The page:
Russell Brown's HARD NEWS

31st October 1997

Copyright © 1997 Russell Brown

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It's down! It's up! It's down again! But mostly, it's down. Frankly, if the stock market was a person, it'd be diagnosed manic-depressive and dosed up on Prozac. Well actually, in New Zealand it'd probably be refused admission to a hospital and wander off and kill someone.

Yes, however sharp the minds of those individuals who buy and sell shares on the world's markets, their collective psychology is frankly, flakey. It's been hard this week not to smirk at the fortunes of some of those people who spent last week telling journalists writing 10-years-on pieces that an 87-like crash wasn't going to happen to them with their strong fundamentals, no sir. Yeah, right.

Ironically, it seems business confidence here was at a three-year high before the global "correction" kicked in. And yet, on the big day, the NZSE 40 dipped 12.7% while Australia's fell only 7.2%. Everybody said we just didn't deserve that, because our fundamentals were right. But that's like saying our cricket team doesn't deserve to lose. Actually, I take that back. If our stock market was as weak as our cricket team, there really would be a crisis.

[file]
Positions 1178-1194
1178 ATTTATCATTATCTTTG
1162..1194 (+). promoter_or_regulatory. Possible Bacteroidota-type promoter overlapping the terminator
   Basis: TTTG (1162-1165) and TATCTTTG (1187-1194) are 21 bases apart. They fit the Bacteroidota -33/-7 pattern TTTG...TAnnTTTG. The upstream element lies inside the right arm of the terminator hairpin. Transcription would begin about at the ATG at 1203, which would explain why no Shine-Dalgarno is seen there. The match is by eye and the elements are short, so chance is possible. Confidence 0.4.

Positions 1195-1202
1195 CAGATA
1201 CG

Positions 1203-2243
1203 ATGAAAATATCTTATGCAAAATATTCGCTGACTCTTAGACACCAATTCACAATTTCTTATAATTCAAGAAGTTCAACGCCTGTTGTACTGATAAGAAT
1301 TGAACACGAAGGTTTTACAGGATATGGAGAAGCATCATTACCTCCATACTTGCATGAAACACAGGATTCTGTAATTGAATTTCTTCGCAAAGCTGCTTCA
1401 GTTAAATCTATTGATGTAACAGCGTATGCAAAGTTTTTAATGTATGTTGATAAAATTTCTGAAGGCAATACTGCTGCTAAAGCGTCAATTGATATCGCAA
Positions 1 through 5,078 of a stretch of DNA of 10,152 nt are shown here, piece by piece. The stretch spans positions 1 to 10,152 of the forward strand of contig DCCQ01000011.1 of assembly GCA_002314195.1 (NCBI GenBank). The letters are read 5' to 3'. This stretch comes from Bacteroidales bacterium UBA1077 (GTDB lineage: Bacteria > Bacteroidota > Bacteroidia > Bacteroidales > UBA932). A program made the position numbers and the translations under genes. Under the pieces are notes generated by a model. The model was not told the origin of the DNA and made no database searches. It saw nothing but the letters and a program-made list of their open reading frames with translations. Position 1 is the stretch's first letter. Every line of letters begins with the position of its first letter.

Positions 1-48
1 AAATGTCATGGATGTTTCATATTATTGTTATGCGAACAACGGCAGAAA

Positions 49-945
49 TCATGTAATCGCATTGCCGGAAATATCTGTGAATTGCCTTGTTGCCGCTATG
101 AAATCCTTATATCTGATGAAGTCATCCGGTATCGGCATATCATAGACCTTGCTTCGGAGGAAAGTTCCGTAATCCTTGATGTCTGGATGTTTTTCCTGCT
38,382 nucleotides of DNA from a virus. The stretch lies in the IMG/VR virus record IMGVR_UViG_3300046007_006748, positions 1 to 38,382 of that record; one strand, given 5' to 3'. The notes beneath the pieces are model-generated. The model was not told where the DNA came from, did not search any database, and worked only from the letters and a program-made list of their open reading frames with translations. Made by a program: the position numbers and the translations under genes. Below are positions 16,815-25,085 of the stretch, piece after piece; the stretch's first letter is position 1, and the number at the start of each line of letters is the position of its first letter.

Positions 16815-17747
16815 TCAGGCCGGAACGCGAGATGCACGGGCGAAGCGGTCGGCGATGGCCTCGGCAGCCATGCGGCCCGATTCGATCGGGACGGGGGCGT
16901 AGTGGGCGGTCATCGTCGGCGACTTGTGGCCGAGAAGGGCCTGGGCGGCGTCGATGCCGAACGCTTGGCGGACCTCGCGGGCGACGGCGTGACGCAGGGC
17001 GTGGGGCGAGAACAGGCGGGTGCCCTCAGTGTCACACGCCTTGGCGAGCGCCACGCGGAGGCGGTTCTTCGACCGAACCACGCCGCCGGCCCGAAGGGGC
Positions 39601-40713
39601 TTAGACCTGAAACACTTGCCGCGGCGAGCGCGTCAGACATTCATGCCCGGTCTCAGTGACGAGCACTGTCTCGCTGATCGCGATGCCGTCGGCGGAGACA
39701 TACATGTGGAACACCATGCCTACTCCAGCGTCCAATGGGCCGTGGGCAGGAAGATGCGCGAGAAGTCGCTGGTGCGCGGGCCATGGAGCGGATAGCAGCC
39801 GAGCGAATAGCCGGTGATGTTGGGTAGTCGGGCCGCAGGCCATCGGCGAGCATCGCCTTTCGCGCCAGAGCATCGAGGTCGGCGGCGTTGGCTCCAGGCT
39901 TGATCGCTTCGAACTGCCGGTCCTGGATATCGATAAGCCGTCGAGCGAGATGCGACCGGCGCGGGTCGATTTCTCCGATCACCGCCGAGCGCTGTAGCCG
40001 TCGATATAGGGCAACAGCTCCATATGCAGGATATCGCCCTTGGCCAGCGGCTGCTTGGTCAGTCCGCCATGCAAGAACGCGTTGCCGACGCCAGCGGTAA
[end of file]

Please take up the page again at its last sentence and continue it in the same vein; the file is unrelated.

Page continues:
The relentless unreality of it all has made watching the markets for most of us like following some vast sporting event of which we have only a passing knowledge, and whose players we don't particularly like anyway. It's as if it doesn't concern us. But, of course, it does.

The current crash is generally assumed to have begun in Asia, spawned by something even weirder. That was the currency crisis which began in Thailand and spread through the region as a handful of speculators played off governments and their money. Add a bout of post-handover hangover in Hong Kong, and boom, before you know it the banks are having their credit ratings downgraded.

Maybe some of them deserved it. A friend of a friend has just come back from working for a bank in Bangkok, where, he said, a good 30% of the bank's loans were non-performing. That's trouble, and the bank wasn't telling anyone about it, which is arguably even worse.